Common Misconceptions About The Core
In this article I aim to address four of the most common misconceptions about ‘The Core.'
1. Your core is exclusively your abdominal muscles.
In fact your core consists of all the muscles which attach to the pelvis, hips and spine.
Think of your core like a canister - a big pressurised system that stabilises your spine.
Included are the diaphragm, glutes, pirformis, hamstrings and quadriceps. Also under the umbrella definition of The Core are all layers of abdominal muscles, pelvic floor and the deep back muscles.
2. Your core can only be strengthened through abdominal work.
This is not the case. In order to have a strong core, you should adopt a wide range of exercise and movement patterns. Anything from squats, lunges, running, cycling, Yoga, Pilates, walking up stairs, dancing while drunk 🤣 all build stability and strength in your core. Ensure to also add in single side work to help improve balance and also get the muscles of the weaker side - and we all have one - working hard too.
A strong core involves having good control of the abdominal, pelvic and hip regions. The majority of the muscles found in these regions are involved in strengthening and stabilizing the lower back, protecting it from injury.
3. To reduce fat around your tummy and give definition, you should do abdominal exercises.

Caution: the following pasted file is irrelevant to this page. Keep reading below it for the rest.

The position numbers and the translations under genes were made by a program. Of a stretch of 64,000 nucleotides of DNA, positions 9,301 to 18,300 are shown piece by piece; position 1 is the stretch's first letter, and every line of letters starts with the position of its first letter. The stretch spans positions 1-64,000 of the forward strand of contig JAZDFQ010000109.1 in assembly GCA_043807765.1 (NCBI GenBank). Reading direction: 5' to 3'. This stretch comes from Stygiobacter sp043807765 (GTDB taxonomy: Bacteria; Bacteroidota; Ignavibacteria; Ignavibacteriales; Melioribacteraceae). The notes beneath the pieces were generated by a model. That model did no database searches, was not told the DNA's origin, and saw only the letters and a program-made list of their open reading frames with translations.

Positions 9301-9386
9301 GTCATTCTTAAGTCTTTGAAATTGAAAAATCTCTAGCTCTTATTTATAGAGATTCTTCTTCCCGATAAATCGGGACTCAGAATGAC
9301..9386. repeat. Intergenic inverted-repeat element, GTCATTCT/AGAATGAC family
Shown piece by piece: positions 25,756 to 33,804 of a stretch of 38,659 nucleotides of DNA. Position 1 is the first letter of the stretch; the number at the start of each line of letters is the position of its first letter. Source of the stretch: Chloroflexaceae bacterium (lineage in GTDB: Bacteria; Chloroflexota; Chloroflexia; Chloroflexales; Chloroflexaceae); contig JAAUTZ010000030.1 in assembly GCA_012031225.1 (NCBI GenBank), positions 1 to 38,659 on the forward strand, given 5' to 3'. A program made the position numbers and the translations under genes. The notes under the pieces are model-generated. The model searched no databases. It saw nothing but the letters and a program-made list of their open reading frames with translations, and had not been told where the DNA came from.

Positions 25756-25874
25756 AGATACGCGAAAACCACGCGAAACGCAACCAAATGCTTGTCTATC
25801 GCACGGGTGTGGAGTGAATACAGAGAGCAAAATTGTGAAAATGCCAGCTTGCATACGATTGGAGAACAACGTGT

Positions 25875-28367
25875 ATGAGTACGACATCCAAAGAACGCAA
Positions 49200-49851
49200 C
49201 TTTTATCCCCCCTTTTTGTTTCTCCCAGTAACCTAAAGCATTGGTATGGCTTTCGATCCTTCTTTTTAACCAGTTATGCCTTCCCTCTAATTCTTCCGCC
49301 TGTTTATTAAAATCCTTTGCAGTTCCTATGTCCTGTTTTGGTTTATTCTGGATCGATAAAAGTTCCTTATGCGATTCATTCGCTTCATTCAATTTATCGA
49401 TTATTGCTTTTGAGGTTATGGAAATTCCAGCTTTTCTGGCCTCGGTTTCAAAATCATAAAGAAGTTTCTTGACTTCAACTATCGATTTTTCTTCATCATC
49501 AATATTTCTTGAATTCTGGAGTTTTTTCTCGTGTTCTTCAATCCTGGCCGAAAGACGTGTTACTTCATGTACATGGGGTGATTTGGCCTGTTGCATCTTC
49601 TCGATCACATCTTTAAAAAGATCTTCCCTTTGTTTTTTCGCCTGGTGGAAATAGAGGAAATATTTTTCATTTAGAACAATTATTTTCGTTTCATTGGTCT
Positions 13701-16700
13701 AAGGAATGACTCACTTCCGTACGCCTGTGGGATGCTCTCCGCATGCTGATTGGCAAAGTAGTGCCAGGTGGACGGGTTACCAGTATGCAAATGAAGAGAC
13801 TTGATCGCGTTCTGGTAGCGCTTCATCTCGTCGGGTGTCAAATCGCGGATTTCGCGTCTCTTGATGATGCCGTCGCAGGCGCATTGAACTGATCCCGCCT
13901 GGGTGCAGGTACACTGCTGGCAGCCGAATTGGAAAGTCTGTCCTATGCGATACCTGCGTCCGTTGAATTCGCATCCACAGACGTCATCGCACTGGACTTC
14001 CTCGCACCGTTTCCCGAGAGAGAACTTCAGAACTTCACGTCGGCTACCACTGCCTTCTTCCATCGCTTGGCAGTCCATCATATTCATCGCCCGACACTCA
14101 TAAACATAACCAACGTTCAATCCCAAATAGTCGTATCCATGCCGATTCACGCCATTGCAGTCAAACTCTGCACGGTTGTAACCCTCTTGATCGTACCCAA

Quite possibly the biggest myth of all! Unfortunately you can’t spot fat reduce. We all have individual body compositions and do store fat in different places; some in our thighs, bum or around our middle, but in order to lose weight in our core area we need to look at our overall energy balance. In other words we need to be in a calorie deficit. This can be achieved predominately through diet but also with a mixture of cardio and strength based exercise. Once we lose fat - and it may be that your tummy is the last place you lose from - then abdominal exercises will help make those muscles more defined.
4. You need to keep your abdominal muscles tense during exercise in order to strengthen up the core and protect your back.
For decades we have been told to tense some of our core muscles by drawing in the belly button to the spine, or bracing in the muscles and maintaining a constant contraction.
Having a tense abdominal region make sense while maintaining a static position during exercise. However, the way our bodies move - especially during exercise requires intricate, complex and fluid movements and so our core needs to be able to move dynamically. That means it can constantly change from a state of contraction to relaxation and back.
Let’s think about running. If the core muscles remained contracted throughout the running pattern, it would make the body more rigid and less mobile. This may result in excess force and stress being placed on the muscles, ligaments, tendons and joints. This could increase the risk of injury.
Bracing the core can also have an impact on how we breathe..... if we brace over 70% of our maximum amount, it becomes harder to breathe normally. Not ideal when we’re already doing an activity that leaves us short of breath!